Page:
Shaw Gallery features juried student show


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(Source: Matthew Choberka) “School Days,” the juried student art show, features more than 60 original pieces and will be in the Shaw Gallery from Jan. 17 to Feb. 7.

“School Days: Annual Juried Student Show opened earlier this month on Jan. 17 in the Kimball Visual Arts Center’s Shaw Gallery.  


Guest juror Hesse McGraw, vice president for exhibitions and public programs at the San Francisco Art Institute, selected student works from more than 110 submissions from 66 different artists to be displayed at the exhibition. Of the 110 pieces, around 60 were selected to be a part of the exhibit. Those selected are now open for public viewing in the Shaw Gallery.


“There is a huge variety of work, which is really exciting,” said Taylor Christenson, photography minor at Weber State University. “It makes for a good exhibit when you have a broad range of mediums.”


Christenson’s three-piece set of photographs, entitled “Glass,” is being presented at the exhibit. Each photo is of a different Utah wilderness landscape, with shards of broken and discarded glass as the primary subject.


“It’s a very light commentary on pollution and wastefulness,” Christenson said. “. . . They’re meant to be pleasing, they’re meant to be pretty, but they’re also meant to make you think a bit. There’s definitely a purpose to all the broken glass. I was really hoping people would reach out and grasp at what it might mean, because it definitely has a meaning.”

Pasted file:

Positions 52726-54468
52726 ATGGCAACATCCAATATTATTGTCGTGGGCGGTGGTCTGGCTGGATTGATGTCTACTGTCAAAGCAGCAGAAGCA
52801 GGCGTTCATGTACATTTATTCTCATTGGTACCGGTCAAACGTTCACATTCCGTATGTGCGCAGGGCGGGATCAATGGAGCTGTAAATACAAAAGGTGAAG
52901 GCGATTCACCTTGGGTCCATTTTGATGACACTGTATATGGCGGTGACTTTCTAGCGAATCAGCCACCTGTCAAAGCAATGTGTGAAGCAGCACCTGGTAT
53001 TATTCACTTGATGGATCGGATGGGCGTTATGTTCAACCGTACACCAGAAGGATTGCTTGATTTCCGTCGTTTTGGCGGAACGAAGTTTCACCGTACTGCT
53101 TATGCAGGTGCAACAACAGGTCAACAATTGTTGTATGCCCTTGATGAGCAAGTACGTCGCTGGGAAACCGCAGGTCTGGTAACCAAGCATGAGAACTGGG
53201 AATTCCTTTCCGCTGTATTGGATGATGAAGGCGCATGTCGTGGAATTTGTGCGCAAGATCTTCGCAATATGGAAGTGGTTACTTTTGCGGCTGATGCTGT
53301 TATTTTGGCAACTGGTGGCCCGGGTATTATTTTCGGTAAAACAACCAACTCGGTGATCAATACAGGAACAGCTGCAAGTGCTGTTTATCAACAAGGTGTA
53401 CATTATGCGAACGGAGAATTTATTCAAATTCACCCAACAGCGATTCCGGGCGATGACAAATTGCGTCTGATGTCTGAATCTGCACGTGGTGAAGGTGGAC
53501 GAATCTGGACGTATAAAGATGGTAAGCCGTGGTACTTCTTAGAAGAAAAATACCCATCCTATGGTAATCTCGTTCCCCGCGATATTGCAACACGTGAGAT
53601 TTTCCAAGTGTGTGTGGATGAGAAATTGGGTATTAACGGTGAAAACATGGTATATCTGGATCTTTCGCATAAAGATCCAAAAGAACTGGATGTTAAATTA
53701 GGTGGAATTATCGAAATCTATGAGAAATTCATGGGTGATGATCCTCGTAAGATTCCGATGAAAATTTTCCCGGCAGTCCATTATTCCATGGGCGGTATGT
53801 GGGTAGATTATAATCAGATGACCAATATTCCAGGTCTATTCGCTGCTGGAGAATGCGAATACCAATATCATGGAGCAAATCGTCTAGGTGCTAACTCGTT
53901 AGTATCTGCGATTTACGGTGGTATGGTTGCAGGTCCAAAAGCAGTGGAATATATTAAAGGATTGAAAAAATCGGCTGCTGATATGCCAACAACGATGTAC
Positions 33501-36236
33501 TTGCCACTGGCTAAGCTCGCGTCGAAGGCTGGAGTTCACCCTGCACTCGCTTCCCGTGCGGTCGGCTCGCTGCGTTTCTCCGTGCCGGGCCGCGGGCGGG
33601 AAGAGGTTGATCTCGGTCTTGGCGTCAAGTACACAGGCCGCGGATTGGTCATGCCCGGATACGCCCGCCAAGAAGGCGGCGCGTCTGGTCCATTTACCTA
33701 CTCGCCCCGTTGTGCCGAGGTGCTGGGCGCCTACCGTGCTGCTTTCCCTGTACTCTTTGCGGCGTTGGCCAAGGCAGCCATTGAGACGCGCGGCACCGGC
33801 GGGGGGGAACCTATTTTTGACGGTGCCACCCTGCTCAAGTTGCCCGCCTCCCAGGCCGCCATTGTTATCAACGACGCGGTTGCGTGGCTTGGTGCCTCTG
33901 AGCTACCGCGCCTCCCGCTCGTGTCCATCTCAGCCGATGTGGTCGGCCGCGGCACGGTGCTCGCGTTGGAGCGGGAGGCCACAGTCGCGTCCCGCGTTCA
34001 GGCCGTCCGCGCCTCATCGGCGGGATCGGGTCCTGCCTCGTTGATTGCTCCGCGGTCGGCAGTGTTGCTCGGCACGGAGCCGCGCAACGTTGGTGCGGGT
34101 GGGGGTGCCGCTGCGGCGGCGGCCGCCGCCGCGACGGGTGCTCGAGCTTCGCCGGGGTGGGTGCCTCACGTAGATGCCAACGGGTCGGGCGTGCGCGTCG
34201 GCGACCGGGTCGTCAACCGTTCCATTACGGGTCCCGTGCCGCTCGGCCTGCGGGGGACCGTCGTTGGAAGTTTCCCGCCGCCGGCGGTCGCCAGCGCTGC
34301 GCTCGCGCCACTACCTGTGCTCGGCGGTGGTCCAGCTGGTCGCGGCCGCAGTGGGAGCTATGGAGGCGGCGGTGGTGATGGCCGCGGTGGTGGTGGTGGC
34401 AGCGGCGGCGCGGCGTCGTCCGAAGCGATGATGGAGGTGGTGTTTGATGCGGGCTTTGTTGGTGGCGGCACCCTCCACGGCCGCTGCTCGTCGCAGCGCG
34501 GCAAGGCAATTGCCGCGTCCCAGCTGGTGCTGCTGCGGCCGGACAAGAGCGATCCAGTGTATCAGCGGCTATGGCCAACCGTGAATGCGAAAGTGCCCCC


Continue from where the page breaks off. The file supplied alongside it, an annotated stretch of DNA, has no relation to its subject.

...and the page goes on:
Christenson also praised her fellow artists. “Each student and each piece has . . . a unique feel and a unique perspective. There’s just some really great work. Our students produce some really unique and incredible things.”


Christenson’s submission won the Dean’s Purchase Award, one of various awards given to the students participating in the exhibit.


Many other media are used in the exhibit. 


“We have sculpture, we have ceramics, we have book art,” said Sarah Ericson, Shaw Gallery coordinator. “There is photography, there is oil painting, mixed media, screen prints, tin types, and at the opening reception we had a performance piece; a student had his body painted and interacted with the gallery-goers.”


Ericson noted that the majority of the art in the exhibit is contemporary. “Works that when you look at them or . . . interact with them, you aren’t handed an easy solution to what the work is about. That’s contemporary. It’s all really strong work . . . Every piece has its place.”      

The exhibition will run until Feb. 7. The Shaw Gallery is open 11 a.m. to 5 p.m. Monday through Friday and 12-5 p.m. on Saturdays. There is no admission charge, and tours are self-guided.           


“We look forward to having our students . . . have their work showcased in the gallery for the community to view,” said Matt Choberka, chair of the department of visual arts at WSU.